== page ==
Howick and Pakuranga Times
Botany and Ormiston Times : Botany and Ormiston Times Thursday September 3 2015
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CP0435 Appliance Repairs. Builders. Carpenters. Chimney Sweep. Cleaning. Concreting. Decorators. Drainlaying. Electrical. Fencing. Flooring. Garden Care. Glass & Glazing. Handymen. Kitchens. Landscaping. Lawncare. Painters. Plumbers. Roofing. Spouting. Tiling. Tree Services. Upholsterers. Waterblasting. Window Cleaning. ...and lots more, all in Times Classifieds. Check out the Times Classifieds Trades & Services listings... Ph 271 8055 www.times.co.nz Need a hand? MOVING OR HAVING A CLEAN-OUT? JOHN 534 6566 | COLIN 535 6443 | BILL 535 4137 GIVE US YOUR CDs / DVDs BOOKS & PUZZLES. CALL US! IS COMING IN OCTOBER! BOOKARAMA ■■ By Amy HAmilton CHAdwiCk, Courtesy rednews The unaffordability of Auckland houses is a hot topic. But are there other cities in the world that have it worse? The best data we have comes from Demographia and it’s often used to demonstrate that Auckland has one of ‘the world’s least affordable’ property markets. But it only ranks cities from nine countries. On a global scale, Auckland’s unaffordability is far less severe than places with: ■➤ Extremely low incomes, like the Democratic Republic of Congo, where the average income is in the hundreds of dollars annually. ■➤ Extremely wealthy inhabitants, like Monaco, where US$1 million buys only 17 square metres of luxury property, described by media company Forbes as “the world’s most overpriced real estate market”. ■➤ Extreme inequality, like Namibia, where it is estimated that fewer than 10 per cent of households can afford even the lowest priced properties. However, when we think about Auckland’s house prices, we don’t usually want to compare them to Namibia or Monaco. We’re more interested in countries similar to our own, like Britain and Australia. This is where Demographia is useful and the 2015 rankings are: Hong Kong, China 1; Vancouver, British Columbia, Canada 2; Sydney, New South Wales, Australia 3; San Francisco, California, USA 4; San Jose, California, USA 5; Melbourne, Victoria, Australia 6; London, UK 7; San Diego, California, USA 8; Auckland, New Zealand 9; Los Angeles, California, USA 10. The survey recorded a median Auckland house price of $613,000, with a median income of $75,100. Since that data was collected, the median house price in Auckland has risen to $755,000 and our median household income to $85, 212. For Auckland to reach a median equal to Hong Kong’s, our median house price would need to increase to about $1.45 million. That’s a fairly staggering number. All the cities at the top of the list and others are grappling with affordability issues similar to Auckland’s. There’s a housing affordability crisis in Sydney and Melbourne, in New York and San Francisco, and in London, a city of 8.6 million where only 43 houses were affordable for first-time buyers earlier this year. Of course, the fact that some other cities are much less affordable than Auckland doesn’t make property in Auckland any cheaper. But it does point to some of the reasons why the city is expensive and to some trends in the global housing marketplace. In 2008 as the global financial crisis hit hard, prices dropped almost everywhere. But they quickly surged back, according to Kate Everett- Allen, a partner in residential research for Knight Frank, based in London. “Nervous investors were trying to find a safety asset – a safe haven for their money,” she says. These buyers want certain criteria when they buy, and Auckland fits many of these criteria. International buyers want to put their money into cities where prices will keep increasing, says Everett-Smith. They look for: ■➤ A firm and stable political situation. ■➤ A transparent property market where they can easily track sales and prices. ■➤ A good legal system. ■➤ Good universities and schools. ■➤ Accessibility, ideally no more than an hour to reach the airport, the beach and/or the ski field. Cities with these assets are also appealing to locals and new immigrants and almost all the cities at the top of the Demographia table are ranked highly by quality of living surveys, especially Vancouver, Sydney and also Melbourne. Again, Auckland follows this trend, ranked strongly as one of the world’s most liveable cities. “Particularly in the last few years, we’ve seen the phenomenon of key cities becoming detached from their wider housing market and operating by different rules,” Everett-Allen says. She cites London, Sydney, Melbourne and Manhattan Island in New York as prime examples. Again, Auckland fits the bill. If these other international cities are any indicator, there’s no pressing reason why Auckland prices will come into line with the rest of New Zealand. It’s no coincidence that many of the world’s most desirable, least affordable housing markets are located near the sea. These port cities, like Hong Kong, San Francisco and Sydney, are usually attractive to live in and well-connected by sea, rail and air. The downside of those beautiful waterfronts? They restrict a city’s physical growth – in Auckland’s case in two directions. Chris Parker, chief economist policy and planning division at Auckland Council says the our Homes todAy Auckland on an international scale?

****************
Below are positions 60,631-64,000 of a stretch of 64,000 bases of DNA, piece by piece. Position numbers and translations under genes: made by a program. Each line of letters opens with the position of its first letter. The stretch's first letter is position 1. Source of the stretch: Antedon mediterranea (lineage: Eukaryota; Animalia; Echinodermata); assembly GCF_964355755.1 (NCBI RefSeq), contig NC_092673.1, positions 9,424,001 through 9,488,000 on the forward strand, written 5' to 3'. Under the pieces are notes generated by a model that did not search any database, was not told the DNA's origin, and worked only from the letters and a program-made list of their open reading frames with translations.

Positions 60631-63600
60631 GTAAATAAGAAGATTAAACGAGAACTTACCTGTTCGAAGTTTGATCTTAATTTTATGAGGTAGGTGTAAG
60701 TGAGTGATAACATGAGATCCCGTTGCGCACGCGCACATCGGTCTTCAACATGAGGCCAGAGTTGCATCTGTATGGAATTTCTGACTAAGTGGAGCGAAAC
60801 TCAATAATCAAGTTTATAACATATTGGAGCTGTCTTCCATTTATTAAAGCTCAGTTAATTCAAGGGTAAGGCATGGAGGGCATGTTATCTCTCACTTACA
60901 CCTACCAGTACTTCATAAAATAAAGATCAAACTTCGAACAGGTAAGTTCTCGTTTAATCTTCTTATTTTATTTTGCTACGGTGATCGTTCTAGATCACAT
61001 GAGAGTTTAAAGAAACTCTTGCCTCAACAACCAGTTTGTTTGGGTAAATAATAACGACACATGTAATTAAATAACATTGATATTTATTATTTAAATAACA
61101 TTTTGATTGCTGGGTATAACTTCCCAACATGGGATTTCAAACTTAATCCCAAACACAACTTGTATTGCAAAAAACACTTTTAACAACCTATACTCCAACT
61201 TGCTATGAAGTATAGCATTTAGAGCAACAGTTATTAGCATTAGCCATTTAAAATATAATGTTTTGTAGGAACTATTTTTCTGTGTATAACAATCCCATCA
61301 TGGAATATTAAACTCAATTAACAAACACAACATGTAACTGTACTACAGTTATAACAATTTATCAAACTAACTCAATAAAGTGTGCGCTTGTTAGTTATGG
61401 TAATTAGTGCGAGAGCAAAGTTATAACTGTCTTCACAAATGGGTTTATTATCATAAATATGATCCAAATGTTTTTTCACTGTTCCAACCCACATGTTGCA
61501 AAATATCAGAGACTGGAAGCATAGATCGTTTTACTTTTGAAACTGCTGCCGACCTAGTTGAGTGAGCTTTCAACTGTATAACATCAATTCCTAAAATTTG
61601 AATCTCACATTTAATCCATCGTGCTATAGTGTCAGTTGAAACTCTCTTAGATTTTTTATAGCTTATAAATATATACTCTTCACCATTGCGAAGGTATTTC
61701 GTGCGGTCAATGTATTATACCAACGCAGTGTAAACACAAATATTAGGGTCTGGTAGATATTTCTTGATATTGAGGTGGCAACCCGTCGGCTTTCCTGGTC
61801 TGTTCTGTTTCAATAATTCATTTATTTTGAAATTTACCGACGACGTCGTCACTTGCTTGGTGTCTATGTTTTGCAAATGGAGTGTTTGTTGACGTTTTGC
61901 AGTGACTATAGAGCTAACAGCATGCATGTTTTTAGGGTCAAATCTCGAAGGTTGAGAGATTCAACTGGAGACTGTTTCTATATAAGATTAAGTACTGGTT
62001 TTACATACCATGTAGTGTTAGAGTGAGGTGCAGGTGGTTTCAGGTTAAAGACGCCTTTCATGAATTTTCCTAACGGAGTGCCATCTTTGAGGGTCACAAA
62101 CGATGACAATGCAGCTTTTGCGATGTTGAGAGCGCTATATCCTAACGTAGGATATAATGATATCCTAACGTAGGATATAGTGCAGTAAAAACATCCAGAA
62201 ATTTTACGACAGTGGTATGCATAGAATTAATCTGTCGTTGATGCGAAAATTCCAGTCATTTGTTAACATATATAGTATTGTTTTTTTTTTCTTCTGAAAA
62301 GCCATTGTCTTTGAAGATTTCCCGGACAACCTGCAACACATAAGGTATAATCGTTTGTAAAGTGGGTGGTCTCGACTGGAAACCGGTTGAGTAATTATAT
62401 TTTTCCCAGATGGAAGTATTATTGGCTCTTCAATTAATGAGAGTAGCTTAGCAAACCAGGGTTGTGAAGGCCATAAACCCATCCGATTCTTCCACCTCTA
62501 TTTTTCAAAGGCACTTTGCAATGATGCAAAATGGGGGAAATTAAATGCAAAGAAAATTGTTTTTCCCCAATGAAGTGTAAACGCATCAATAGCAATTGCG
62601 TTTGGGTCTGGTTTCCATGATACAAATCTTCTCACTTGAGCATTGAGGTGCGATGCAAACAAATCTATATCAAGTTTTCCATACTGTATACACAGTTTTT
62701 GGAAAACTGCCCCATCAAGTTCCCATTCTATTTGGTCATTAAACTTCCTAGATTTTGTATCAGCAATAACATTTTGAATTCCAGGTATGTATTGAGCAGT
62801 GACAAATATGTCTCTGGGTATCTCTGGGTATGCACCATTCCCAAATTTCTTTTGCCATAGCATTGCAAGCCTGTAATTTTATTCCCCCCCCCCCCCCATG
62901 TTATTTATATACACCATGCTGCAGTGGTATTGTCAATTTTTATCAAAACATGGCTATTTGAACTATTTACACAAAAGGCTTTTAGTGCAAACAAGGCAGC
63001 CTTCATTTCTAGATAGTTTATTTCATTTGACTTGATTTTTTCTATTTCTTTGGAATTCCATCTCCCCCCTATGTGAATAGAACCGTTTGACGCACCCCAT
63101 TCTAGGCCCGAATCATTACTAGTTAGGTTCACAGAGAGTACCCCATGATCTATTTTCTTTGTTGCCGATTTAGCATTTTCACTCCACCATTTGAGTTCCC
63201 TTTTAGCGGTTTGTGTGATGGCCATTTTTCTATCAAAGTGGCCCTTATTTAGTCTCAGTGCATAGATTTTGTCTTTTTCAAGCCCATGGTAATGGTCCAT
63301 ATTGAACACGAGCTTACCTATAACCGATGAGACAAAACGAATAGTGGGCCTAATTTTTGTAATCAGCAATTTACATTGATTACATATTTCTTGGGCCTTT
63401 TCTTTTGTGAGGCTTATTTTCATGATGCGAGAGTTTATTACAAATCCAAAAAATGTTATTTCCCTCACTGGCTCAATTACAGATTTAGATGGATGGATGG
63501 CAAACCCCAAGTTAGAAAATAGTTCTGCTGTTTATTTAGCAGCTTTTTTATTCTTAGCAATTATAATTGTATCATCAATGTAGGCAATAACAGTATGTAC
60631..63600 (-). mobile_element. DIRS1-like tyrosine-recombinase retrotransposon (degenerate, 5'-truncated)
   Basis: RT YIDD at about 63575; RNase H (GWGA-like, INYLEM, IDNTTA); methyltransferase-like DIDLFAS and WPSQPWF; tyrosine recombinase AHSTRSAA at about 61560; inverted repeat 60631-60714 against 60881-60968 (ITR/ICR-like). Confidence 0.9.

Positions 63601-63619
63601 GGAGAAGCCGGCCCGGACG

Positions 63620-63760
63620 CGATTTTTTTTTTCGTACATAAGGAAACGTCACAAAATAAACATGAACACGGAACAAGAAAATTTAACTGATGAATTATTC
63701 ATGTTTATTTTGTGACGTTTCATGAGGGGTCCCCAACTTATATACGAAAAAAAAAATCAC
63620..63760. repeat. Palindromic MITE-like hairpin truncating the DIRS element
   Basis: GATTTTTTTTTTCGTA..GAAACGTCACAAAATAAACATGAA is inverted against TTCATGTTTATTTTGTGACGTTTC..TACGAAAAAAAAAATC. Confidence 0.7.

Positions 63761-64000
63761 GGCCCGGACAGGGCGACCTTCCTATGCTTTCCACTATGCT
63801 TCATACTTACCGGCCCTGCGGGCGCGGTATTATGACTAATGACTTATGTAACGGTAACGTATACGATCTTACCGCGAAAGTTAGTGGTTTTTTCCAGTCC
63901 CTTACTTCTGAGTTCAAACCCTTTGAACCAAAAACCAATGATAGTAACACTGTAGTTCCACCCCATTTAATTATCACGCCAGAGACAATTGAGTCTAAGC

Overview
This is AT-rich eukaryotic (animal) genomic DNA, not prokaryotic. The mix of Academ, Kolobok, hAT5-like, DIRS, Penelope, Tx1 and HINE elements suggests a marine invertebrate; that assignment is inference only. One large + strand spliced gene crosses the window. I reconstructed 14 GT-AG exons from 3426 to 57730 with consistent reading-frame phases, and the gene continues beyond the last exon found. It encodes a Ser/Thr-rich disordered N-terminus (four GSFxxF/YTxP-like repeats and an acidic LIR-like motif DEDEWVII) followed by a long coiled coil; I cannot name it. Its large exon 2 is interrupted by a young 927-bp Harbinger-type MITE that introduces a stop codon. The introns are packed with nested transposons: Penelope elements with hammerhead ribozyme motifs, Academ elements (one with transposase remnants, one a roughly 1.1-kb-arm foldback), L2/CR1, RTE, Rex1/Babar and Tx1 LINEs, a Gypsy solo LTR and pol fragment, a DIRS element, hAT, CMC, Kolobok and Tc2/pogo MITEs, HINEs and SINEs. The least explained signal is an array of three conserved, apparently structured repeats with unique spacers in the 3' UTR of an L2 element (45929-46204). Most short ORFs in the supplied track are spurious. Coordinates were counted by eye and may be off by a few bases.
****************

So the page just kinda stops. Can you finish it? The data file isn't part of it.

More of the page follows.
Botany and Ormiston Times Thursday August 27 2015
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